The faculty filled the stage of Bliss Hall at the Army War College, and the USAWC leadership introduced the "amazingly talented group," ready to assist students of the Class of 2015 in the "movement to contact in the arena of strategic ideas." The commandant charged the students with three priorities: to pursue strategic thought, to refine your professional identity as a strategic leader, and to build personal capacities as a resilient leader of character.
Ten months of graduate-level studies began today for the Army War College Class of 2015 -- comprising U.S. students and International Fellows of the resident program, and USAWC Fellows who will study at other institutions -- as well as another 367 students completing the curriculum by distance learning.
The largest International Fellows group in USAWC history -- and the largest at any US military school -- will integrate 79 officers representing 73 countries into the class. The 308 U.S. students of the resident class represent a cross-section of the national security community: 217 Army officers, 32 Air Force, 17 Marines, 12 Navy and 1 Coast Guard officer from Active and Reserve components, and 29 senior federal civilians. The USAWC Fellows include those US Army officers who will spend their year at universities, research centers, and think tanks around the world although their base institution remains the Army War College and they are an integral part of the Class of 2015.
In his welcome to the class, USAWC Commandant Maj. Gen. Bill Rapp noted the diversity of perspectives across the student body, and the potential of those selected for the Army War College education. If historical statistics hold, from this class will emerge about 50 U.S. general officers and admirals, and as many flag officers from among the international fellows.
"If there is so much talent and potential already present among you, why do we need to take a year out of your lives to hit the books and intellectually explore the big strategic ideas and major issues facing our military and nation?" he asked. "The world we live in now is hugely complex and uncertain," he said. "But we do have the means, skills, and human capital and, dare I say, in many parts of the world the responsibility to shape security environments and prevent wars around the globe.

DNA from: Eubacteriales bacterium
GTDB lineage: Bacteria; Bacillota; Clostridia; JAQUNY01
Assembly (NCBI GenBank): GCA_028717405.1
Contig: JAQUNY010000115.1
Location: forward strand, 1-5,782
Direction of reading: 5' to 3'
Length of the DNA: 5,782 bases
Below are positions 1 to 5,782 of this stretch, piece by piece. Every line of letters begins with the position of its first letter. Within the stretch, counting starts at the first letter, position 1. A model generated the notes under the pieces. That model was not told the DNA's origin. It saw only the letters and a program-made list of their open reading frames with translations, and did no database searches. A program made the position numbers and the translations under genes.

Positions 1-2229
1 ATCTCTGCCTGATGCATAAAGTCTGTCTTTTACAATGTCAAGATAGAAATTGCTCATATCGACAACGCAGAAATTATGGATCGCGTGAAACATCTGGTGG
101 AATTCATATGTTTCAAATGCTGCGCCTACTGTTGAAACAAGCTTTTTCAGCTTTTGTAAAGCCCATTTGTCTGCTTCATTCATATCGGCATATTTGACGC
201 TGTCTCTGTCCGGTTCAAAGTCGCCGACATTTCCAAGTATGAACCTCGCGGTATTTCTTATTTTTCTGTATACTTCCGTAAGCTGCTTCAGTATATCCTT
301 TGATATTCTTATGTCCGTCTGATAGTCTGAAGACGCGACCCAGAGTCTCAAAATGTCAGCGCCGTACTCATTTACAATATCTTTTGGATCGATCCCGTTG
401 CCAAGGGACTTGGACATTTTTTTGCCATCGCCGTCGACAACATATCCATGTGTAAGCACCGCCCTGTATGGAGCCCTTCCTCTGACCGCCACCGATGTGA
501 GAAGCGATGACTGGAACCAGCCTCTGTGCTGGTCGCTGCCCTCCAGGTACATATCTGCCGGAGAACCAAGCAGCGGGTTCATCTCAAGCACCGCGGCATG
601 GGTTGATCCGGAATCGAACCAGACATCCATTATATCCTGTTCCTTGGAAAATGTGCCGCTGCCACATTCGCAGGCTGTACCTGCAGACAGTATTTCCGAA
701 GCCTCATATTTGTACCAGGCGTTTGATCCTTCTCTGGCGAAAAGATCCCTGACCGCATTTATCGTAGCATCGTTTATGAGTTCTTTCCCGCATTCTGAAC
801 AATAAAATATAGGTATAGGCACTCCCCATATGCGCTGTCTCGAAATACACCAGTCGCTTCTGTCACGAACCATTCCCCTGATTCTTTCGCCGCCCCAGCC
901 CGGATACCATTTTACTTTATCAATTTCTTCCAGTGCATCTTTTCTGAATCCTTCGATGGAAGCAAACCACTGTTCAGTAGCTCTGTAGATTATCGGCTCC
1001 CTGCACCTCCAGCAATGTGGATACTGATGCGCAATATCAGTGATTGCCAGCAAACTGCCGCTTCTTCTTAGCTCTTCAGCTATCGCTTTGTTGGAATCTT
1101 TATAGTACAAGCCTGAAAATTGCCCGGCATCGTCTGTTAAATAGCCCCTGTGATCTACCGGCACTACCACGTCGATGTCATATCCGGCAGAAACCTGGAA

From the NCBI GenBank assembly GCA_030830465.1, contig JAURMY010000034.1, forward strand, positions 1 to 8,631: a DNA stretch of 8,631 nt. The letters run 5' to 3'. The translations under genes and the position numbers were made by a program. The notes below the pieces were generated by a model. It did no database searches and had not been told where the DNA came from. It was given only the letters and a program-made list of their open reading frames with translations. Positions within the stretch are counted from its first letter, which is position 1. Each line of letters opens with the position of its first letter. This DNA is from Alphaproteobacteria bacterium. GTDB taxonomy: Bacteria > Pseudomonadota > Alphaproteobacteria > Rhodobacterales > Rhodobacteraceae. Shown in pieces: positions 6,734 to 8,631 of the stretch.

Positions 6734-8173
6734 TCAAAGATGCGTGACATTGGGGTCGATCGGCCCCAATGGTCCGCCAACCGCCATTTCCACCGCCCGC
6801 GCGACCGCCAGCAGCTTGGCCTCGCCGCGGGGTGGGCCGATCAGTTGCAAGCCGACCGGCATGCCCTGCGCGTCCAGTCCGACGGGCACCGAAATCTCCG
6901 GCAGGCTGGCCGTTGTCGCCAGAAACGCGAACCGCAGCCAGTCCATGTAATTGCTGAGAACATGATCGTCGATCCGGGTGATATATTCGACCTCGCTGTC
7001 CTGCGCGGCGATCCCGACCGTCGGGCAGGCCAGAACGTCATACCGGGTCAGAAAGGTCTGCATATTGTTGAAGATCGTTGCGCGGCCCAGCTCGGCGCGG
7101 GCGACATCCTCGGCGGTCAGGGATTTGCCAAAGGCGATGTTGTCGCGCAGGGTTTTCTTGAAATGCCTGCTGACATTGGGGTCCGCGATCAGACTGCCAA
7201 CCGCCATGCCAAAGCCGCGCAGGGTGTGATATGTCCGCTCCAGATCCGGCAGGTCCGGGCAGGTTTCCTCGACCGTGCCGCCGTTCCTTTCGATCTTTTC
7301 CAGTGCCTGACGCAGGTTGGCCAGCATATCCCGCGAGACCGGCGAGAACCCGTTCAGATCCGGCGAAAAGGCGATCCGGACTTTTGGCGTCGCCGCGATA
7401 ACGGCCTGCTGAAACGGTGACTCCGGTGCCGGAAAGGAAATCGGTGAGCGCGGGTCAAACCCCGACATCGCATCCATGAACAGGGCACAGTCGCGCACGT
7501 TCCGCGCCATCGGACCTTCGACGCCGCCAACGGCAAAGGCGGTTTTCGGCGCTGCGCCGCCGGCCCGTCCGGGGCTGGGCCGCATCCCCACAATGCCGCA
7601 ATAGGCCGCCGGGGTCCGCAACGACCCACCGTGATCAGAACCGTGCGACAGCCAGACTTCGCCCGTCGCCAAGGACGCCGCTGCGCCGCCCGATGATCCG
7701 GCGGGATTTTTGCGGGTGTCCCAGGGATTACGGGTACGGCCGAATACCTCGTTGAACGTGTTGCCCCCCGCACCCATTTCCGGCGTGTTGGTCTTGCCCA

"How, when and where we do that shaping and preventing of conflict, in an ear of declining resources not only in the United States but among our friends and allies, is the huge strategic question facing our militaries today.
"It is for this reason that Gen. Ray Odierno, Chief of Staff of the Army, has asked The War College to lead the strategic renaissance as we slowly come out of America's longest wars," said Rapp. "For us, this renaissance is the renewed intellectual effort placed against the inherently entrepreneurial re-examination of landpower strategy: a much needed deeper look after 12 years of tactical and operational focus due to the wars in Iraq and Afghanistan.
"It is a rededication to think through creative ways of employing the joint, interagency, and multinational force to influence the human domain so integral to concepts of strategic landpower," said the commandant, as he reminded the students that the class of 2015 is squarely in the van of the effort. "The vanguard of any formation explore various routes, develops the situation, and builds options for decision makers. Strategic scouts like you need openness of mind, willingness to explore new concepts, energy to build and unemotionally argue for your positions, and ability to work collaboratively to expand the range of alternatives available for our military and civilian leadership.